Derivative Pricing (F) Canceled Fall 2020

Course content

The course will give the student a solid foundation in both classical and modern aspects of option pricing and trading. We will start out by developing a thorough understanding of the notion of replication. Following this, we cover the famous Black-Scholes (1973) model which is the backbone of option pricing in practice still today. We then look at the model’s shortcomings and the presence of the so-called implied volatility smile. The volatility smile has been a main driver for the theoretical development in option pricing we have experienced over the past 30 years. We will look at modern extensions, e.g., stochastic volatility models, which have been proposed to address the vol smile. While option pricing theory is necessarily quite mathematical, the course will also try to develop the student’s intuitive understanding of the results. Furthermore, the course will consider several practical examples and assignments from especially fixed income, giving the student a feeling of how the theory comes to life on the trading floor.


A tentative list of topics that may be covered in the course:

  • Static and Dynamic Replication
  • The Black-Scholes Model
  • Options Hedging
  • The Volatility Smile
  • Trading Strategies
  • Local Volatility Models
  • Stochastic Volatility Models
  • Some Numerical Methods
  • Jump-Diffusion Models

MSc programme in Economics – elective course

The course is part of the MSc programme in Economics-Financial line (symbolized by ‘F’).


Learning outcome

After completing the course, the student should be able to:


  • Describe and understand common options and the mechanics underlying them

  • Explain the terminology used in the industry

  • Explain the motivation behind different options and their use.

  • Explain the motivation behind different pricing models and their use.

  • Discuss hedging strategies

  • Discuss trading strategies

  • Discuss option pricing models

  • Discuss numerical methods for pricing models



  • Calculate prices and quantify risk figures for common options using various models

  • Calibrate different pricing models to market data.

  • Evaluate the advantages and disadvantages of pricing models

  • Evaluate advantages and disadvantages of hedging strategies

  • Evaluate advantages and disadvanteages of trading strategies

  • Analyze option trades

  • Analyze hedging strategies

  • Analyze pricing models



  • Formulate and structure risks in terms of options/derivatives

  • Formulate and struture option pricing models

  • Develop and implement hedging strategies

  • Develop and implement trading strategies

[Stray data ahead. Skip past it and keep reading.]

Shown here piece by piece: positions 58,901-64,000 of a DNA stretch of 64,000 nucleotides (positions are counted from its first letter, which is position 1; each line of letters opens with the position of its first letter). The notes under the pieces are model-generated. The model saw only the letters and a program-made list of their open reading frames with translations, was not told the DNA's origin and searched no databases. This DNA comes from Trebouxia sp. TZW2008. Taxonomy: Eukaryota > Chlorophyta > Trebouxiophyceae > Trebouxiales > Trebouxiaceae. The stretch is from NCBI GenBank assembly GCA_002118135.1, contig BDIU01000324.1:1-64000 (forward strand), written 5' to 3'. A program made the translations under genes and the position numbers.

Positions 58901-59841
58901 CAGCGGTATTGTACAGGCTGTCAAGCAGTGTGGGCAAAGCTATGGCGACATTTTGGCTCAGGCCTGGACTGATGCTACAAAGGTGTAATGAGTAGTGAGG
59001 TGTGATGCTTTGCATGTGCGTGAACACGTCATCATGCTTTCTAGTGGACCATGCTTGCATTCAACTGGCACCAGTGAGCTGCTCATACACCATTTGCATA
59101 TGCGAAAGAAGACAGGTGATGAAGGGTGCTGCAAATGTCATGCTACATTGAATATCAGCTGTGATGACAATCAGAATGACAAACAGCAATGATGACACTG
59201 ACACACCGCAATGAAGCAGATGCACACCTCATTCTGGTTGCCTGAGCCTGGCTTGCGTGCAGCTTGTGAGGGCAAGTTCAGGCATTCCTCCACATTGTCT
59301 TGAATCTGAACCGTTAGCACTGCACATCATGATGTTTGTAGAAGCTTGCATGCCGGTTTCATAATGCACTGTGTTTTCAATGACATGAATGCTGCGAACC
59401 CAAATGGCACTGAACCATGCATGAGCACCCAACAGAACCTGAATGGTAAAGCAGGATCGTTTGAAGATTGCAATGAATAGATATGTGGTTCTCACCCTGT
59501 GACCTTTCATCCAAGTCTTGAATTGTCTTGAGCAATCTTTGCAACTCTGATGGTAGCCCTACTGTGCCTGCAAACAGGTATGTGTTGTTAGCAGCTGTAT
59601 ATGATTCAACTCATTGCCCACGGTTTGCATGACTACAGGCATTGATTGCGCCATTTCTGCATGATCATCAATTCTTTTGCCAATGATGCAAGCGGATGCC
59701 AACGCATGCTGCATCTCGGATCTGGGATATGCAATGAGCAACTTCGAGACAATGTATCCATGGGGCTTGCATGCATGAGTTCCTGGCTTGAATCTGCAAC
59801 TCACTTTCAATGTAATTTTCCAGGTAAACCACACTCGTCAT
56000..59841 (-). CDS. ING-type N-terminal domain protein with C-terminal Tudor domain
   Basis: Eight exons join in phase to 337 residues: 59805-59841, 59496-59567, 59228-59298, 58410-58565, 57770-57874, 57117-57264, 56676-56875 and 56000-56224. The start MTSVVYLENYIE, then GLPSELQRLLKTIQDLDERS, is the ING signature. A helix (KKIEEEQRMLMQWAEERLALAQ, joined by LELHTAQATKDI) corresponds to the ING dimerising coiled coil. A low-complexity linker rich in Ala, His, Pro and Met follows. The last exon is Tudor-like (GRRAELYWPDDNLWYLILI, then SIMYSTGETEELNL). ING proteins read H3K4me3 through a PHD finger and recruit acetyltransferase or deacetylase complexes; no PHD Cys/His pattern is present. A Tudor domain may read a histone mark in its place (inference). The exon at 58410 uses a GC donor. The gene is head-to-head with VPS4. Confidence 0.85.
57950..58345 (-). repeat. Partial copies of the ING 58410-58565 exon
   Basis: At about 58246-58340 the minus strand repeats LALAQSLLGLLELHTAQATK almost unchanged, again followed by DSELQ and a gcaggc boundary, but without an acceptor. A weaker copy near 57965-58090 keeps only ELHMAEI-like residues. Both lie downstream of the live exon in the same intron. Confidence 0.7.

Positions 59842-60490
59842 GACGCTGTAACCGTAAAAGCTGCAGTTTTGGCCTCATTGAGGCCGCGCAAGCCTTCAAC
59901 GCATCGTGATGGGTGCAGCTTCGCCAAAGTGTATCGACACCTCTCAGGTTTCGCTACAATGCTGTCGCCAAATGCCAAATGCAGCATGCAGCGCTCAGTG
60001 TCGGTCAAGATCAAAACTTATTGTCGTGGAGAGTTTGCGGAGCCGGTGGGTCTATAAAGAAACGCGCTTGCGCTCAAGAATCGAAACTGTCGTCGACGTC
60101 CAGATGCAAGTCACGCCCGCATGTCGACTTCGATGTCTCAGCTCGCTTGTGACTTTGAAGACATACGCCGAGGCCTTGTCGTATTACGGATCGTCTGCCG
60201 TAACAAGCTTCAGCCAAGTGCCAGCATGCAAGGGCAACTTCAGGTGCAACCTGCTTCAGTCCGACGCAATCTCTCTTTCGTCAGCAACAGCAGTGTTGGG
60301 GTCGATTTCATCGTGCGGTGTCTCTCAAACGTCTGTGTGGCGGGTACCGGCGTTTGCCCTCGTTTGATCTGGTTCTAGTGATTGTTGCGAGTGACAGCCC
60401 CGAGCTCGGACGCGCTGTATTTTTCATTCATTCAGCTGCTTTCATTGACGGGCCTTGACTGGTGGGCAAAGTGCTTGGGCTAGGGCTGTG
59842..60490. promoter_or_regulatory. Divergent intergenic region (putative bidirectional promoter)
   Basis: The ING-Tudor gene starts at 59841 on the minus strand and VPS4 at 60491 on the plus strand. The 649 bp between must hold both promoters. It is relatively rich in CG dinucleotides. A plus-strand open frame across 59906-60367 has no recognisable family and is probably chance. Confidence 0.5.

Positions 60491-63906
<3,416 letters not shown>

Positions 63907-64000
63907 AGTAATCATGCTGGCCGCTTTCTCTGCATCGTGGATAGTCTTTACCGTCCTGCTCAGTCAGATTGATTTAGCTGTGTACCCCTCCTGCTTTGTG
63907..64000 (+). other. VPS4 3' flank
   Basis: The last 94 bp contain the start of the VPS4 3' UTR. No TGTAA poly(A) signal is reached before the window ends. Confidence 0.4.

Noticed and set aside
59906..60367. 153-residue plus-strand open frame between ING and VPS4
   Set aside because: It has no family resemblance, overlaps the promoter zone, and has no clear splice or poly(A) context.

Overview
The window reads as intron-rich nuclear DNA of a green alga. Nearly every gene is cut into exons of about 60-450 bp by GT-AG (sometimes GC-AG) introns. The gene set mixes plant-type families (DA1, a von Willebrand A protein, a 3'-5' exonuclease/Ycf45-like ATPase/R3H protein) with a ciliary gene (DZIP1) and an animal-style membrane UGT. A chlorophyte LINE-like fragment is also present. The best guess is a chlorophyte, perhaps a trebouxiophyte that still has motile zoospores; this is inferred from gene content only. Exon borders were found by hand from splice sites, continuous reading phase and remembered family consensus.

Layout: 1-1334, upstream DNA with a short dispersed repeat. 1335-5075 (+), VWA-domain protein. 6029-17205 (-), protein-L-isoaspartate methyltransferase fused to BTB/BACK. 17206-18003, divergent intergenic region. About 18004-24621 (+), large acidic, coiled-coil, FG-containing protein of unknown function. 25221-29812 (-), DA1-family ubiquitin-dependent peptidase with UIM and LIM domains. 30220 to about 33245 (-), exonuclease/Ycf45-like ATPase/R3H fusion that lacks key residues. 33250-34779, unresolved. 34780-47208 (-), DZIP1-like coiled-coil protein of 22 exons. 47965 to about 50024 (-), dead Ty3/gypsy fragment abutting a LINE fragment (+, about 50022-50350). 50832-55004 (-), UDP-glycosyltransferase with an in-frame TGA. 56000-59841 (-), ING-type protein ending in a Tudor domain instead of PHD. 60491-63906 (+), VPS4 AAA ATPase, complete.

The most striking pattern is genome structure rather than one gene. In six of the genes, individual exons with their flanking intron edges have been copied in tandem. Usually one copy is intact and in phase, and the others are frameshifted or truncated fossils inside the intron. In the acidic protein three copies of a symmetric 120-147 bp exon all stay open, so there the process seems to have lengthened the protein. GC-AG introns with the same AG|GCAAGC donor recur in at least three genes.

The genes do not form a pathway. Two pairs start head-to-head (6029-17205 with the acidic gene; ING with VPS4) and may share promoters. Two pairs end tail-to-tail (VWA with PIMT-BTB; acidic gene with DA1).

• Combine the theory of option pricing and empirical/practical implementation

Lectures, tutorials, and discussions of research papers

The main reference is E.Derman & M.B. Miller, “The Volatility Smile” (2016). However, the course will also include various research papers.

The course is not intended to be an introductory course. Students are assumed to have prior knowledge of fixed income markets (mainly Bonds and Swaps) and basic contingent claim theory (e.g. from “Corporate Finance and Incentives” or “Pricing Financial Assets ”) at the level of the Hull textbook ("Options, futures, and other derivatives"). Finally, as the course is quite quantitatively demanding, students should at least have some interest in math and statistics.

2 hours lectures 1 to 2 times a week from week 36 to 50 (except holidays).

The overall schema for the Master can be seen at KUnet:
MSc in Economics => "courses and teaching" => "Planning and overview" => "Your timetable"
KA i Økonomi => "Kurser og undervisning" => "Planlægning og overblik" => "Dit skema"

Timetable and venue:
To see the time and location of lectures please press the link under "Se skema" (See schedule) at the right side of this page (E means Autumn).

You can find the similar information in English at
-Select Department: “2200-Økonomisk Institut” (and wait for respond)
-Select Module:: “2200-E20; [Name of course]”
-Select Report Type: “List – Weekdays”
-Select Period: “Efterår/Autumn – Week 31-4”
Press: “ View Timetable”

The timetable will be available from 1st of May 2020

7,5 ECTS
Type of assessment
Written examination, 3 hours under invigilation
The exam assignment is given in English and must be answered in English.
Written aids allowed
Marking scale
7-point grading scale
Censorship form
No external censorship
for the written exam. The exam may be chosen for external censorship by random check.
Criteria for exam assessment

Students are assessed on the extent to which they master the learning outcome for the course.


To receive the top grade, the student must with no or only a few minor weaknesses be able to demonstrate an excellent performance displaying a high level of command of all aspects of the relevant material and can make use of the knowledge, skills and competencies listed in the learning outcomes.

Single subject courses (day)

  • Category
  • Hours
  • Exam
  • 3
  • Preparation
  • 161
  • Lectures
  • 42
  • English
  • 206